Smart thermostats are like buses and, well, you know the rest. For the best part of 30 years there were precisely no technological advances in thermostats and now – boom! – everyone wants to sell you an internet-connected box that lets you control your heating from anywhere.
You’ve probably heard of Nest (now owned by Google) but maybe not some of the others such as Tado, reviewed, HeatMiser and HeatGenius.
These systems all do pretty much the same thing. They allow you to use your portable devices, such as tablets and smartphones, as well as PCs to control and monitor the heating system and hot water in your home. The main advantage, of course, is that you can turn the heating on or off – or adjust the temperature – when you’re not at home.
British Gas has also decided to get in on the action with Hive, but it’s important to note that you don’t have to be a British Gas customer to have Hive.
The system will cost you £199 which includes professional installation. Or you can opt for the Hive kit at £159 and install it yourself. At the time of writing, you can get a free Hive system when you sign-up to a 18month contract with British Gas.
It works with most boilers, but you can check on the Hive website if yours is compatible.
Assuming you go for the installation option, you’ll have to make an appointment for an engineer install the Hive at your property.
The friendly British Gas engineer arrived on time for our install, which took about an hour and a half. There’s a hub which is connected to connected to a spare port on your broadband router (and also needs mains power), a receiver which connects to your boiler (above) and a wireless thermostat which should be placed in the room which you use the most.
He also showed us how to set up the app on our iPhone to check that everything was working as it should. Even without reading the manual, the system is easy to understand and use.
The thermostat doubles as a controller unit and runs on batteries so can be installed on any wall. Unlike other systems, such as Nest, the Hive thermostat needs to be installed permanently in one place. There are guidelines on where it can be positioned, but the engineer will recommend a location which is best for your heating system. In our case, it simply replaced the old thermostat in the hall.
The last step is to create a Hive account at hivehome.co.uk. You can use only the thermostat to controller everything, but this defeats the purpose of upgrading. As well as being able to control your heating from the app, you’ll also get live energy usage information.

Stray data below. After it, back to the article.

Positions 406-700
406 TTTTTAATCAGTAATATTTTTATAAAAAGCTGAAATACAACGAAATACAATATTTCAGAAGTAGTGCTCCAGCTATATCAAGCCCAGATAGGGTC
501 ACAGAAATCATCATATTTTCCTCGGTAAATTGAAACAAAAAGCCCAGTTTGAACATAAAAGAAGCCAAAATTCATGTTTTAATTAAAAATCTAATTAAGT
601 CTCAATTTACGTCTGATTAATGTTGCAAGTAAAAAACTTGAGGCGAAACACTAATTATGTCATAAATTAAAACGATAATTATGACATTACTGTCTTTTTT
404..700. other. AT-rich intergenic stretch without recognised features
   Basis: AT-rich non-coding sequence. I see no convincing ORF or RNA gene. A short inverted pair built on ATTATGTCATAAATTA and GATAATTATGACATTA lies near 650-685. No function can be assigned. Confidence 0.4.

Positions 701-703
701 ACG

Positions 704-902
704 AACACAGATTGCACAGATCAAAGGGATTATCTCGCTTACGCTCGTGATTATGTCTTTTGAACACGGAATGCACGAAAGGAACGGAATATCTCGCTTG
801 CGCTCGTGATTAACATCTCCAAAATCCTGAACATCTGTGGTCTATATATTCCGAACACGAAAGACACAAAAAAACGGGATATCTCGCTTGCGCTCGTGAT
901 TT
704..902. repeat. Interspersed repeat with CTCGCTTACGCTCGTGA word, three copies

Currently there are apps for iOS and Android – a Windows Phone 8 app is in the works. Once you’ve entered your account details, along with the hub ID, you’re ready to use the Hive.
The apps are designed well, being both clear and intuitive to use. While you can use the app on a tablets, it’s clearly designed for a smartphone’s smaller screen. We actually preferred the look of the web app over the mobile version, since it has clearer navigation and it’s easier to set up the schedule.
In the app, the heating section has three main controls: Schedule, Manual or Off. The hot water control also adds a boost feature, which could be handy if you’re heading home early and want to make sure there’s enough hot water for a bath.
Big numbers tell you the current temperature and what temperature the heating is set to. You can adjust the set temperature by simply swiping up or down on the screen at any time.
When in the Off position the system automatically goes into a frost protection mode. If the temperature inside dips below 5 degrees, the heating will turn on to prevent pipes from freezing.
The schedule section has a 7 day, 24 hour schedule already pre-set, but you can easily tweak this to suit your lifestyle. This is quite fun with the web app’s large, colourful and easy to understand controls.
Apart from controlling your heating and hot water temperature and setting up a schedule, there are many other options.
You can manage your Hive devices. The app will show you whether the hub, receiver and thermostat are connected to each other, their signal strength and their power or battery status.
You can also set up notification which will alert you when the temperature reaches a specified level.
You can set-up a PIN lock which will prevent others, for example kids which share your smartphone, from changing the Hive’s settings.
If you don’t have a smartphone, or it isn’t an iPhone or Android, then you can enable Text control, which allows the system to be controlled by sending a text message.
A new addition to the Hive mobile app is geo-location. With this enabled, your smartphone will automatically notify you of your specific Away and Home temperature settings, or if the heating is on or off, when you leave your home or as you come back. You can also change the distance of these ‘Trigger areas’.
The Hive Active Heating system is a great upgrade for anyone that wants or needs the ability to be able to control their heating remotely. It’s by no means the most advanced (or good-looking) smart thermostat, but it will do the job for a lot of people.
It doesn’t offer ‘zoned’ control over individual radiators (yet), and isn’t much cheaper than rivals, some of which offer more.
Of course, it's still early days for all smart thermostats and we haven’t had the system long enough to test the claims that it will save you £150 per year (and it’s virtually impossible to prove – or disprove - that anyway) but the main advantages are ease of use, remote control and those great colourful graphs and charts that make you feel like you’re in control of the energy you use. And let’s be honest, everyone loves a nice-looking graph.